thinking-manAm I really an Entrepreneur?

Risk is the heart of entrepreneurship — which is defined as “the pursuit of opportunity without regard to resources currently controlled.” Your relationship with risk is the sole determinant whether you will succeed or fail as an entrepreneur.

Are you ready to take a risk?  I encourage you to think of yourself as an entrepreneur in the adjective form, not a verb.  What do I mean?  Well, during my first startup I struggled – a lot, and for a long time – and it really bothered me because I didn’t really know why I was struggling.

Then it finally hit me.

It all changed when I re-thought what the dream actually was.  I realized my dream wasn’t about what I was working on at the time, but more about the person I was becoming in the process.  The dream is about being an entrepreneur – the adjective – not the noun.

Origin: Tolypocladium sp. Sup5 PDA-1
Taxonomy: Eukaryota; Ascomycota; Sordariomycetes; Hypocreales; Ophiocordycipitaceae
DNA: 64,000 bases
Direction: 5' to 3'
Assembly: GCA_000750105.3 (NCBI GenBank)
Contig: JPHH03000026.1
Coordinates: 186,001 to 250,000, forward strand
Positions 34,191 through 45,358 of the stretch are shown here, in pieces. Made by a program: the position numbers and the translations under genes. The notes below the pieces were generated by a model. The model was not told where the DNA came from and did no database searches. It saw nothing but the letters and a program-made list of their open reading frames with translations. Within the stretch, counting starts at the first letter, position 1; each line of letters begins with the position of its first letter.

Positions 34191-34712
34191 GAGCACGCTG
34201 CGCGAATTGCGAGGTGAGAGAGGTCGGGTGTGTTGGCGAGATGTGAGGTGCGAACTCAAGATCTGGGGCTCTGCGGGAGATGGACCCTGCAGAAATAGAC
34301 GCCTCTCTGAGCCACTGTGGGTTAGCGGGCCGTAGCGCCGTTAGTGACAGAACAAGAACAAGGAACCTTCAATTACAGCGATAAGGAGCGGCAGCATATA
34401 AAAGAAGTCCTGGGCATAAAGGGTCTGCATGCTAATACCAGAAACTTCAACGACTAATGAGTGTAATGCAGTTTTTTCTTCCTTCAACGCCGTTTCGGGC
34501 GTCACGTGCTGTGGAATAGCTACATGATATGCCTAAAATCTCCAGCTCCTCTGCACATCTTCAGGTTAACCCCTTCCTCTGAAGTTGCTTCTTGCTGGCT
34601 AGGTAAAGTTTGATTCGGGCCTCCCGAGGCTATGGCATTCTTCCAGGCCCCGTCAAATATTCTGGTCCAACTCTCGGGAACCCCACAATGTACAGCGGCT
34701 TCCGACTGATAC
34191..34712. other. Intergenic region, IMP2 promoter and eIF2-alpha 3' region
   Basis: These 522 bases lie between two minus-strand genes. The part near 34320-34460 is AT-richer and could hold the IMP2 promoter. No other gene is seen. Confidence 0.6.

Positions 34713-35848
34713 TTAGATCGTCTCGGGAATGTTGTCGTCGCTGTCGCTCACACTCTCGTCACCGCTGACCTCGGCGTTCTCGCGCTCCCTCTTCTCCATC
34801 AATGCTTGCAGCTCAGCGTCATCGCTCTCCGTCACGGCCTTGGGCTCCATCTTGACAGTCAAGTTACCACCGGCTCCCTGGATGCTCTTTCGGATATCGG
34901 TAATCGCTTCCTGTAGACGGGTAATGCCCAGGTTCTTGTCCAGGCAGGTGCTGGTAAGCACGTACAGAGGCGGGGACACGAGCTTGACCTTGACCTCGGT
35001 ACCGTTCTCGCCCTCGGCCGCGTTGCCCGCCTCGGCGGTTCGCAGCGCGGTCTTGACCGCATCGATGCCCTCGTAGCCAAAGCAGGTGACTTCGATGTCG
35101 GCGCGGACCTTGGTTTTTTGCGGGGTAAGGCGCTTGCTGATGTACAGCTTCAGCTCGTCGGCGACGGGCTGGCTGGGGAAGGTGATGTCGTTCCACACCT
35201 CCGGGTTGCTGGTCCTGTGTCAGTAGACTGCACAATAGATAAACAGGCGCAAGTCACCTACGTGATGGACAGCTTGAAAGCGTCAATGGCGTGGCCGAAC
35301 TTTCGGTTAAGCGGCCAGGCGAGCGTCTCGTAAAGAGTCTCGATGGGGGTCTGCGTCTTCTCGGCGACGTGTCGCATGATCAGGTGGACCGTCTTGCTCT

Entrepreneur – noun.  A proprietor who owns their own business.  A title.

Entrepreneur – adjective.  A person who embodies the qualities of being Courageous. Risk Taker.  Innovative.  Persistent.  Agile.  Intelligent.  Savvy. Strong.  Personable.  Creative.  Excellent. Fighter.  Winner. 

Once I realized all I needed to do is change me perspective of who I was, everything changed.  Also, I realize being an entrepreneur was all about how I viewed and embraced the world of risk.

Fellow entrepreneur and billionaire Sir Richard Branson follows a principle called “protecting the downside,” which means that by looking at any situation and determining all options before making a decision, one can identify the worst case scenario and work backwards from there to find the optimal route forward. Protecting the downside is really just identifying and understanding risk.

So your first step is all about asking if you can handle a world full of risk.

Am I ready?

Once you determine you are cut from the entrepreneurial cloth, you must ask yourself if you are actually ready.  Is it the right time to embrace a life of high risk and high reward?